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Food Myths: Eating Turkey And Sleep?

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Does Turkey make you sleepy?

Every year on Christmas Day it seems that even before the paper hats have been removed or the dinner plates cleared from the table your entire family is ready to fall asleep. A commonly held belief is that it’s the Turkey that we eat that makes us sleepy. But is there any science behind the claim? Does eating turkey make you sleep?

Tryptophan – the sleeping draft?

Turkey contains a chemical called tryptophan, an amino acid that acts as a natural sedative. Purified tryptophan is a mild sleep-inducing agent and this has probably led to the idea that foods containing heavy doses of the chemical cause drowsiness.

It is true that a dose of tryptophan can make you feel sleepy but only when taken on an empty stomach, something very unlikely to happen with on Christmas Day. And the truth is that tryptophan is present in small doses in many foods we eat, indeed beef and soybeans have higher concentrations of tryptophan than turkey does.

The Science of Christmas

In order for tryptophan to act as an effective sedative it has to be the only amino acid present going to its particular brain receptor. Turkey contains other amino acids aside from tryptophan. These are taken to the brain on the same active transport system and compete for the same receptors, effectively crowding out the tryptophan preventing it from having a sedative effect.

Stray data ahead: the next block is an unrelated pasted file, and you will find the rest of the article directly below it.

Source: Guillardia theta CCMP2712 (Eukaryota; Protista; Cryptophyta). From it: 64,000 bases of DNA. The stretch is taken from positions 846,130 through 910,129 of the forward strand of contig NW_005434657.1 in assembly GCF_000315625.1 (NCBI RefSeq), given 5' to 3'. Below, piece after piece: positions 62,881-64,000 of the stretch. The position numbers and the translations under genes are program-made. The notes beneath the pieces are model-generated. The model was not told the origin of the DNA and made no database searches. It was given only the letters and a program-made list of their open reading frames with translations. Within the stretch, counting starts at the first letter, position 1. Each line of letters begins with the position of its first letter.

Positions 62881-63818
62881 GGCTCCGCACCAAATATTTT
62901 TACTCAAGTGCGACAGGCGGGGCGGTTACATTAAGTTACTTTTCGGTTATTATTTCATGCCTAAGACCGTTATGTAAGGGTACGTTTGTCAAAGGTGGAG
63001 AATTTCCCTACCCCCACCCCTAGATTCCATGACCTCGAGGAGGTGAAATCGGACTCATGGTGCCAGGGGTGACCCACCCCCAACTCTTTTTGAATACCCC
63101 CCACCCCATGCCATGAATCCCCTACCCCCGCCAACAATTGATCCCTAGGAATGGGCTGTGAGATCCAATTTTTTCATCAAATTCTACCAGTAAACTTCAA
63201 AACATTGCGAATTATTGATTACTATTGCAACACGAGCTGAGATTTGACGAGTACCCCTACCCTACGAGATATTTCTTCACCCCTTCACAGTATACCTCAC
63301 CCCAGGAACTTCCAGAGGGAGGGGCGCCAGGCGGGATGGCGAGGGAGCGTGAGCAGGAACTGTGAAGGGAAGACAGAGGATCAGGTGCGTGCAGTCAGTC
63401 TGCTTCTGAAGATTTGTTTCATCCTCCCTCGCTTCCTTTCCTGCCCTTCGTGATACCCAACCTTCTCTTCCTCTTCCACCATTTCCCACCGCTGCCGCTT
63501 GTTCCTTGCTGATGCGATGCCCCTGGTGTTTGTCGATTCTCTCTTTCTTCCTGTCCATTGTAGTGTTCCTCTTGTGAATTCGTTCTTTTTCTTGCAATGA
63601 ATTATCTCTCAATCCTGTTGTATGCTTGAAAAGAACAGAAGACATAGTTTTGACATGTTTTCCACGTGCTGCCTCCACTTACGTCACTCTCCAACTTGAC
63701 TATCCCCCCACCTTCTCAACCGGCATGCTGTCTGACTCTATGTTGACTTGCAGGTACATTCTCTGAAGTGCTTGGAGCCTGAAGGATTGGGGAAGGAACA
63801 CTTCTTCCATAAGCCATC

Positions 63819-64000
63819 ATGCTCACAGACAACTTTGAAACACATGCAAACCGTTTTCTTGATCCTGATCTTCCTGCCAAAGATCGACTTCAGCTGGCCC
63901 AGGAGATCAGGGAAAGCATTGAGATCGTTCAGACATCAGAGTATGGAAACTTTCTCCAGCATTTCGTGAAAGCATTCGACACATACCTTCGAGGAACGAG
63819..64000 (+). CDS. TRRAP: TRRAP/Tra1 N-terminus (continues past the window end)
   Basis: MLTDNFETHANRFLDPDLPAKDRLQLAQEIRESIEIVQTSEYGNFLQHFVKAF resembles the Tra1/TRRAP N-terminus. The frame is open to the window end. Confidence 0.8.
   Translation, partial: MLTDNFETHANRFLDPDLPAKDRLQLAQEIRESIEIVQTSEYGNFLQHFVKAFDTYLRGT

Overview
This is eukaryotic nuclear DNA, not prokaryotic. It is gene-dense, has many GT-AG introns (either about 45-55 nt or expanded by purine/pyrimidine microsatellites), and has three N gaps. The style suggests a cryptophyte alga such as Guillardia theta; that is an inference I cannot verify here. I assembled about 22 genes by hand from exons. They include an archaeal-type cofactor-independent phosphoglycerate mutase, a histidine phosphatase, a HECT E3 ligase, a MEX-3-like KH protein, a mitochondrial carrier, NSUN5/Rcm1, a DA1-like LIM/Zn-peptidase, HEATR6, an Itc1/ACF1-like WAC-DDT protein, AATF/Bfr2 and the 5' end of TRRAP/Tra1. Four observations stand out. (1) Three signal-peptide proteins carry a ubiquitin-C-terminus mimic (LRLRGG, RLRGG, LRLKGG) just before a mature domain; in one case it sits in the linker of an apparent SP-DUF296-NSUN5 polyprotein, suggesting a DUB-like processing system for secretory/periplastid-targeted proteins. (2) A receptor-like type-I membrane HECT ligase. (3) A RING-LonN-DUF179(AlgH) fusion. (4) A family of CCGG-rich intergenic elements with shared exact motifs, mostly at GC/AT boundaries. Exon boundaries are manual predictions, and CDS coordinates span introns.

So, even if on Christmas Day you only ate the turkey and none of the trimmings, you still wouldn’t get enough tryptophan to make you drowsy.

The more scientifically minded point to the link between tryptophan and serotonin production by the body. Serotonin is a chemical that the body produces that makes you happy and confident. Tryptophan is a precursor to serotonin which itself is a precursor to melatonin. Melatonin is the hormone that makes you feel sleepy. The logic goes that if you consume enough tryptophan it will eventually boost your body’s production of melatonin. This argument falls down when you realize how much pure tryptophan is needed and that it would all need to go to the brain when, in fact, the majority of melatonin is produced and broken down in the intestine.

The truth behind Christmas drowsiness

So what is the cause of that overwhelming desire to sleep straight after Christmas dinner? Simple – the vast amount food you’ve eaten causes blood to be diverted away from the brain towards the stomach. This is so that the body can digest all of the turkey, sausages, stuffing, vegetables and Christmas pudding you’ve eaten.

1. The Guardian. 21 December 2007. Website:
2. Scientific American. 23 November 2001. Website:


10668 Revised November 2012

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